By the 24th February, Dodson was telling journalists that the grant money had been received in full, and that:

“We have had a material grant from government that has allowed us to repair our balance sheet to a certain extent and that has been enormously helpful.”

The Scottish Government’s emergency funding package for sport raised more than a few eyebrows after it was announced on 10th December that Scottish Football was getting £20 million loan funding for the Scottish Premiership and £10 million in grants for all other levels out with the Premiership, while rugby was getting £5 million in loans and £15 million in grants.

“What was striking was that half the grant funding was for rugby – and only a third went to football,” said Lewis Macdonald, chair of Holyrood’s Health and Sport Committee.

Scottish Rugby’s Club Hardship Fund, which was launched just a few weeks after lockdown and paid out almost £400k last June, pre-dates the Scottish Government grant.

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About David Barnes 4026 Articles
David has worked as a freelance rugby journalist since 2004 covering every level of the game in Scotland for publications including The Herald/Sunday Herald, The Sunday Times, The Telegraph, The Scotsman/Scotland on Sunday/Evening News, The Daily Record, The Daily Mail/Mail on Sunday and The Sun.


    6 years loan duration suddenly becomes 20, and the interest rate drops from EU base of 1.9% to zero%!
    LETTER DATED 18 January 2021 from MINISTER FOR PUBLIC HEALTH, SPORT and WELLBEING to LEWIS MACDONALD, MSP, CONVENOR, HEALTH and SPORT COMMITTEE’s LETTER OF 22 December 2020 (subject – Scottish Government Covid Emergency Financial Support for Sport Bodies)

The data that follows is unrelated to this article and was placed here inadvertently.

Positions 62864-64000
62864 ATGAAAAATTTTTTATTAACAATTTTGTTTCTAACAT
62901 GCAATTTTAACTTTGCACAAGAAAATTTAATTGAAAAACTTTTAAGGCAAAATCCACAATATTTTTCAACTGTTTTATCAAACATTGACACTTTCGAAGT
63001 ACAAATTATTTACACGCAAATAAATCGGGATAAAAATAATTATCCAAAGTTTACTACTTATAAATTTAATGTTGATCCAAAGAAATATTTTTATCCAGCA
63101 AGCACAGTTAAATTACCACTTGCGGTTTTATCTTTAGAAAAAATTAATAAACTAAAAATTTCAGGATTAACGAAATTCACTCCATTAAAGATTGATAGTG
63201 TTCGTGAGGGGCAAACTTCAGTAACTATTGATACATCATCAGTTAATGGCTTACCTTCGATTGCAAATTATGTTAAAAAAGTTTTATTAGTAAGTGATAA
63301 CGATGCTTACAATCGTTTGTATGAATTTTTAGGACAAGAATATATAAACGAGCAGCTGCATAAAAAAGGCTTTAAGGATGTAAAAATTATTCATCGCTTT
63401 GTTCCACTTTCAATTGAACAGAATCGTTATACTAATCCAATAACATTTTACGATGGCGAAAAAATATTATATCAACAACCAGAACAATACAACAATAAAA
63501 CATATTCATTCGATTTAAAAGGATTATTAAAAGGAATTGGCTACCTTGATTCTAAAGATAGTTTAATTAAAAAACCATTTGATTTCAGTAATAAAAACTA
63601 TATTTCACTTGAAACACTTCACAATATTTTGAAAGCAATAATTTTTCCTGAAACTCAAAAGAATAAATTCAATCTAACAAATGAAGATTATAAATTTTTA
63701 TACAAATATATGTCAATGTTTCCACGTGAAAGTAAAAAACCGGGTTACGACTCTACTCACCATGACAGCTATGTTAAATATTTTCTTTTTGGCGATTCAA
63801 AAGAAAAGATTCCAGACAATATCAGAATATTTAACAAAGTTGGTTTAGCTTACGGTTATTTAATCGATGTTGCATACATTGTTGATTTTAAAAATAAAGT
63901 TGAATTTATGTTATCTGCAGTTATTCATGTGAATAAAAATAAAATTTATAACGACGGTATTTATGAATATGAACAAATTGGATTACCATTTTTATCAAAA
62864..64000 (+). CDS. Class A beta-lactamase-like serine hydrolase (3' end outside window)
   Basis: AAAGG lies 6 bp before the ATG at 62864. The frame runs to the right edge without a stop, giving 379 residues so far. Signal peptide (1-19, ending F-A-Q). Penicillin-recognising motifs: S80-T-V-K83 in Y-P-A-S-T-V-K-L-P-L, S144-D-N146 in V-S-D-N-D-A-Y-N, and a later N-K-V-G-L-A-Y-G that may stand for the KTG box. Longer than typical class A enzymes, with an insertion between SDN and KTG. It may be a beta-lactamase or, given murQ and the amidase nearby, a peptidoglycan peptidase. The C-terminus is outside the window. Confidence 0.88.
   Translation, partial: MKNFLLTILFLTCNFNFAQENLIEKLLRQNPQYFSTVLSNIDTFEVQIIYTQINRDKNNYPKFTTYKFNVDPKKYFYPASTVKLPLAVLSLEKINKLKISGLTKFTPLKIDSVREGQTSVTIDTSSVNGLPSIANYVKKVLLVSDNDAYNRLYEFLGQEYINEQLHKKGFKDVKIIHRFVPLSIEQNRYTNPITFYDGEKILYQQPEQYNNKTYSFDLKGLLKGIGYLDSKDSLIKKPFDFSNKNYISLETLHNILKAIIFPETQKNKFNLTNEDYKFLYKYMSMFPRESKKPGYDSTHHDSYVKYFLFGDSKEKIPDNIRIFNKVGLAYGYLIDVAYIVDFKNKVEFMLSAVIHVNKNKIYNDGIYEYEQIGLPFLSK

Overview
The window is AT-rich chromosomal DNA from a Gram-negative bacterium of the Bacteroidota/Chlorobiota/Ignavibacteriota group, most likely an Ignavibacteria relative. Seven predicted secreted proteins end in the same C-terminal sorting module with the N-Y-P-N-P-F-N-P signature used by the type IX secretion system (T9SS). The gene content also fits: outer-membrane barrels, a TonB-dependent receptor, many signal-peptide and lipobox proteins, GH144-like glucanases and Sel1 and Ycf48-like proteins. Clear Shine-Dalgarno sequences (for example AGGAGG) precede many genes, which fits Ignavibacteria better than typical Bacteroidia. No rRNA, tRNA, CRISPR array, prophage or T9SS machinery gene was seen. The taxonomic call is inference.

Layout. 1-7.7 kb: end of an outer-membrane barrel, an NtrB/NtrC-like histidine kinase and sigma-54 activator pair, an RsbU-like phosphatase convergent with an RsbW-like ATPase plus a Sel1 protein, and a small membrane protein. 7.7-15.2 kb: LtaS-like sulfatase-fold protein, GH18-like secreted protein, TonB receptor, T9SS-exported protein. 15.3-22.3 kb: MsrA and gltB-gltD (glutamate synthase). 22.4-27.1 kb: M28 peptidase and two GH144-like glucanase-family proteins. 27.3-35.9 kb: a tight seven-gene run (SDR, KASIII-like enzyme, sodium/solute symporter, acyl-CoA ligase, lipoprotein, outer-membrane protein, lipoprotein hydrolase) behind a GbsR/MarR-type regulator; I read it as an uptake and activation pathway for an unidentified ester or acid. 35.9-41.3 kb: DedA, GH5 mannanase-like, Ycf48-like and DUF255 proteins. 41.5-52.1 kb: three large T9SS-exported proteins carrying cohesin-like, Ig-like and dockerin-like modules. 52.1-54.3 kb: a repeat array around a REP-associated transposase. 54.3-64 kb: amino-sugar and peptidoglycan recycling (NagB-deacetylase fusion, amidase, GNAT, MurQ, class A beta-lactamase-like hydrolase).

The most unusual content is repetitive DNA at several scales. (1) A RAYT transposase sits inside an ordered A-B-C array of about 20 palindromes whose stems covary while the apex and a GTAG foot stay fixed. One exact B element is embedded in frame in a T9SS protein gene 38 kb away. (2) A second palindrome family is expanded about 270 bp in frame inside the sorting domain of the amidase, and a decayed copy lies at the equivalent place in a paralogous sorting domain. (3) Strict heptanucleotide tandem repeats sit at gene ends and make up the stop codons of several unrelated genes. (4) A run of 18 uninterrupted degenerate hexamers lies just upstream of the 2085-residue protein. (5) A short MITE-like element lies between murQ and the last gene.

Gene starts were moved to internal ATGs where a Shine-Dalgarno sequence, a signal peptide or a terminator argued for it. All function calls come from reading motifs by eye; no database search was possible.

Q. “What is the duration of these loans, including those available to rugby? ”
    A. “It is anticipated that loans arrangements will be consistent between rugby and football and we have indicated to them that the loan period will likely be a maximum of six years, however, the discussion on this matter is still ongoing. Draft terms of loan have been issued to the Scottish FA for consideration.
    We have provisionally indicated that loans will be charged at base rate interest that is currently 1.9%, which is an EU rate. This rate should be used despite the UK leaving the European Union and is part of the EU Exit transition agreement. However, further analysis is required of the subsidies chapter of the UK-EU Trade and Cooperation Agreement, which came into force on 1 January 2021, before confirmation that this is the interest rate which will be offered.”
    “Scottish Government Loan: